There are few consumer categories that touch as many consumers as mobility. Mobility - the getting of one's self from A to B - is an issue for the entire population, and has experienced some integral moments in modern history. From the inception and mass production of the car, to the rise in environmental concerns and, more recently, the widespread adoption of cycling, the last hundred years have provided some pivotal moments.
We are now arguably at the dawn of the next big moment in the history of mobility, driven by several factors:
- The growth of the shared economy means a greater openness to sharing products vs. owning them
- This has coincided with an increasing burden of ownership - especially in automotive where insurance and service costs are ever increasing
- The average consumer is now more time-poor than ever before - travel time is often perceived as wasted time, how can it be decreased or made more useful?
- The growing dynamism of smart phones has now meant we can control our mobility plans from our trouser pockets - the $40bn value of Uber in just 5 years being a prime example
But what do these factors mean for the future of consumer mobility?
The shared economy has undoubtedly been one of the revelations of the 21st century, but that's not to say it has developed in a flawless manner. Both users of Uber and Airbnb have claimed to be the victims of criminal wrongdoing - bringing questions to the fore regarding the safety of the shared economy. These are not the only safety issues governing future mobility. The age-old institute of public transport is not exempt from such fears - with public transport infrastructures being a target for 21st century terrorists. This macro level of safety precedes any of the fears around relatively micro issues involving journey safety.
However, the reality is, as urban settlements grow and different mobility forms flourish (bikes, trams, tuk-tuks) and the roads are become more densely populated with hazards, the 21st century journey becomes riddled with potential dangers. Ensuring a safe passage is the cornerstone for successful mobility innovations, and this is unlikely to deviate in the future.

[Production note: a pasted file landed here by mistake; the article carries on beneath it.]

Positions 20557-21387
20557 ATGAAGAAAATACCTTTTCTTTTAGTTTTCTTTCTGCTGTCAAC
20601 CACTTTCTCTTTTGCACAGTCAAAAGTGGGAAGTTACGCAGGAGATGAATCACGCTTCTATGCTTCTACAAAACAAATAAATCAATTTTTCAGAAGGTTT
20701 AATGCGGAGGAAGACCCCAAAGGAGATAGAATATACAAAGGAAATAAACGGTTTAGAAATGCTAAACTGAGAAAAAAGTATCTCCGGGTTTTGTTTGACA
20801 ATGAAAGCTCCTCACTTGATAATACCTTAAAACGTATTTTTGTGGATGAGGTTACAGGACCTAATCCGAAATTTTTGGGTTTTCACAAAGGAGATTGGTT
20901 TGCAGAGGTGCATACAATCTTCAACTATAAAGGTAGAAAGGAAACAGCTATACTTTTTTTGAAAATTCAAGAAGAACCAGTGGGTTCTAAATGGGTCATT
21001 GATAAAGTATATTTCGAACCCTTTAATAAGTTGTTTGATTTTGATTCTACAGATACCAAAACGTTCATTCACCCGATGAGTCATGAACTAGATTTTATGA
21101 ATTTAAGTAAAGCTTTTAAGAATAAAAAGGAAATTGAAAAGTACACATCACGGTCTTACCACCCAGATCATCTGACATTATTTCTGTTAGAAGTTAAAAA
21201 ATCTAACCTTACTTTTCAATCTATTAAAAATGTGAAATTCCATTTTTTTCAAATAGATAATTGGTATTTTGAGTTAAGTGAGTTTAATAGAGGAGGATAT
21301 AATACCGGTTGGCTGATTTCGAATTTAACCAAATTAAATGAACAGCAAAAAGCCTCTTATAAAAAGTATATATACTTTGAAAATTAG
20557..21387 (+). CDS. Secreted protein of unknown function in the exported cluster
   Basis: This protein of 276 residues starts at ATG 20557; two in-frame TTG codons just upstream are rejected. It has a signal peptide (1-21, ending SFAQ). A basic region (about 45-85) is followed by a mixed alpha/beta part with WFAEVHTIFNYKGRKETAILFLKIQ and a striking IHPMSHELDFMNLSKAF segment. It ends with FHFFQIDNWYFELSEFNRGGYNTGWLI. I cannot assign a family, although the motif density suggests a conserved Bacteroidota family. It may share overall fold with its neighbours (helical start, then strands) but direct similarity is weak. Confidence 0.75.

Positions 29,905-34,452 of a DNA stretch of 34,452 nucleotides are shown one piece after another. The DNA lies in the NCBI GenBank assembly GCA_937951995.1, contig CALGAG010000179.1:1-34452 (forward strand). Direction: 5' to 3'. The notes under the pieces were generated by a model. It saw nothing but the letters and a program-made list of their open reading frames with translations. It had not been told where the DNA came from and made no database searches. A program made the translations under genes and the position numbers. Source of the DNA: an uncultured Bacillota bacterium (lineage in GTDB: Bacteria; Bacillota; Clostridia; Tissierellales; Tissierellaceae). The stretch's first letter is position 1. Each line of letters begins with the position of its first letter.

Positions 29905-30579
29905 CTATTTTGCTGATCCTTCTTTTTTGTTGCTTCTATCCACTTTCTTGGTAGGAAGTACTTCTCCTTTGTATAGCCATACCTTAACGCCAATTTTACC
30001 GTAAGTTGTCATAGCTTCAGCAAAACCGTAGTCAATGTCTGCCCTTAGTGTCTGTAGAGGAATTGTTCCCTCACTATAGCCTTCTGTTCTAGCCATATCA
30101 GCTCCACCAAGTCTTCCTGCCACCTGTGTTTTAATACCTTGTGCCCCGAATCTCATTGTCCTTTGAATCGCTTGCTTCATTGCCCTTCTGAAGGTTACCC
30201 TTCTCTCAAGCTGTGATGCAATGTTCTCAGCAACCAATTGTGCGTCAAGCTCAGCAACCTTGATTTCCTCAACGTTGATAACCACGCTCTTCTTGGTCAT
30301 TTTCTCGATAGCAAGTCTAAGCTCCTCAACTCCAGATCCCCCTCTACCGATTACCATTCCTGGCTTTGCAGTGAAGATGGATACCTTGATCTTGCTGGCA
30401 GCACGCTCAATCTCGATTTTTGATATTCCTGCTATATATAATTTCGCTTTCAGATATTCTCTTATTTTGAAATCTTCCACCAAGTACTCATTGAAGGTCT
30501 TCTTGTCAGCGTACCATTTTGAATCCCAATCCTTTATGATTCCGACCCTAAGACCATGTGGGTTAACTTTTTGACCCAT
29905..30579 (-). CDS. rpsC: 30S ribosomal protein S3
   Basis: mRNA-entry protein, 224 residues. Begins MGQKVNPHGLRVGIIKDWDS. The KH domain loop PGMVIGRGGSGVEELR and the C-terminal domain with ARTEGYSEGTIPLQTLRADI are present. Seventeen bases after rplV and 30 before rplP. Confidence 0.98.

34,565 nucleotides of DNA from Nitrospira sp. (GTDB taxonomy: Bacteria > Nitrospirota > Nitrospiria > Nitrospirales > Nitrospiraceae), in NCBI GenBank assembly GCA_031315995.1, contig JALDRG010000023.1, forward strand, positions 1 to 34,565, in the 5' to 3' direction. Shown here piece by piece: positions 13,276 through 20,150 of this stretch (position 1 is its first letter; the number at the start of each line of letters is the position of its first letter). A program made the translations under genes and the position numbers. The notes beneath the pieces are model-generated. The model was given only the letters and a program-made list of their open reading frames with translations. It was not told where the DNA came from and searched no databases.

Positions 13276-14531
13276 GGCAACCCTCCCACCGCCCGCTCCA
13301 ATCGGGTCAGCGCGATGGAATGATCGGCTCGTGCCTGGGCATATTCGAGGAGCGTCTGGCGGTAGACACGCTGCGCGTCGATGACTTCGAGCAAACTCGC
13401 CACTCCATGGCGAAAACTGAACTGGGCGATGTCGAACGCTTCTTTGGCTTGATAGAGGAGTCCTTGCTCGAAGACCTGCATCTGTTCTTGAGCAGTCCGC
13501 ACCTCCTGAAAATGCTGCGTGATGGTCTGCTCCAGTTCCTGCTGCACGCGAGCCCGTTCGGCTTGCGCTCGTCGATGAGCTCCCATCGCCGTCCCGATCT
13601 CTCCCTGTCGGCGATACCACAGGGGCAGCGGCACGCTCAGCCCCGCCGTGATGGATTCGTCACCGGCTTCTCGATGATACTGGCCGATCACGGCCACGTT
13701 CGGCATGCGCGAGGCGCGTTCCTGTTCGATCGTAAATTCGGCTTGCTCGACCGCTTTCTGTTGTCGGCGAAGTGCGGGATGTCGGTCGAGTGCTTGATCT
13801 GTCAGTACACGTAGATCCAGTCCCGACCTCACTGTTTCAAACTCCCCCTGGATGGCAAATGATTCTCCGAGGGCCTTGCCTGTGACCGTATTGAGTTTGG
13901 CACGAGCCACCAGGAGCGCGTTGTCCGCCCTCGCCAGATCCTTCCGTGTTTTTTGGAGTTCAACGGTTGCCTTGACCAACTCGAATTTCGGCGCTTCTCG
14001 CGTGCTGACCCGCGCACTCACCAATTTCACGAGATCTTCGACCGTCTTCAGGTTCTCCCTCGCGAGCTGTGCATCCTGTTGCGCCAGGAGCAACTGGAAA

A shift from electric vehicles as a 'hippy-fad' to an accepted form of transport has led to this product line experiencing real growth and great investment from automotive manufacturers. CES 2015 revealed the debut product of Gogoro - the electric smart scooter. The highly positive reviews from on-trend tech media such as Wired, and the fact that mobile phone manufacturer HTC are investing in the initiative are potential signs that the green tides are turning. Combined with increasing electrical vehicle infrastructure, electrification is clearly a core player in the future of mobility.
Consumers - as a general population - have few universal characteristics. However, one of them is the increasing time-poor nature of the lives they lead. At the real heart of future mobility lies the ability to decrease travel time, or to allow consumers a travel space where they can continue to be functional - whether this is on a professional or social level. Ability to diminish chronological poverty is perhaps the winning hand in the future of mobility, whether this be via improved journey planning, a more nimble transport device or methods of travel with improved digital integration
Make it Cheaper
A core consumer gripe with mobility functions is the continually rising cost of travel vs. a seemingly stagnant, debatably declining, efficiency - whether it be the rising costs of UK train tickets, car insurance or errors within contactless payment systems. There are two realities at play here:
1. As shared ownership of cars becomes increasingly popular the cost of being behind the wheel of a premium vehicle is decreasing in relative terms. Indeed, BMWs recent car sharing alliance with Sixt aims to make premium vehicles available to the wider population. This is of course at the expense of ownership - but the experiential cost is much cheaper vs. traditional car hiring schemes.
2. The growth of the digital society has given birth to a smarter, more marketing savvy consumer. One element of this is a better consumer understanding of value for money. Where mobility is concerned, this means that future mobility solutions will have to make their pricing structures exhibit value vs. the dimensions discussed previously.
Although I can't realistically claim that consumer mobility as we know it will change overnight, the shift is already being evidenced in major cities around the world. As the shared economy develops, the digital landscape facilitates greater convenience and efficiency, our perceptions and needs around mobility look set to continue evolving. As such, the core providers of mobility - automotive manufacturers, urban planners, tech innovators and increasingly mobile software developers - must keep abreast of the developments in this pivotal element of consumer life.Suggest a correction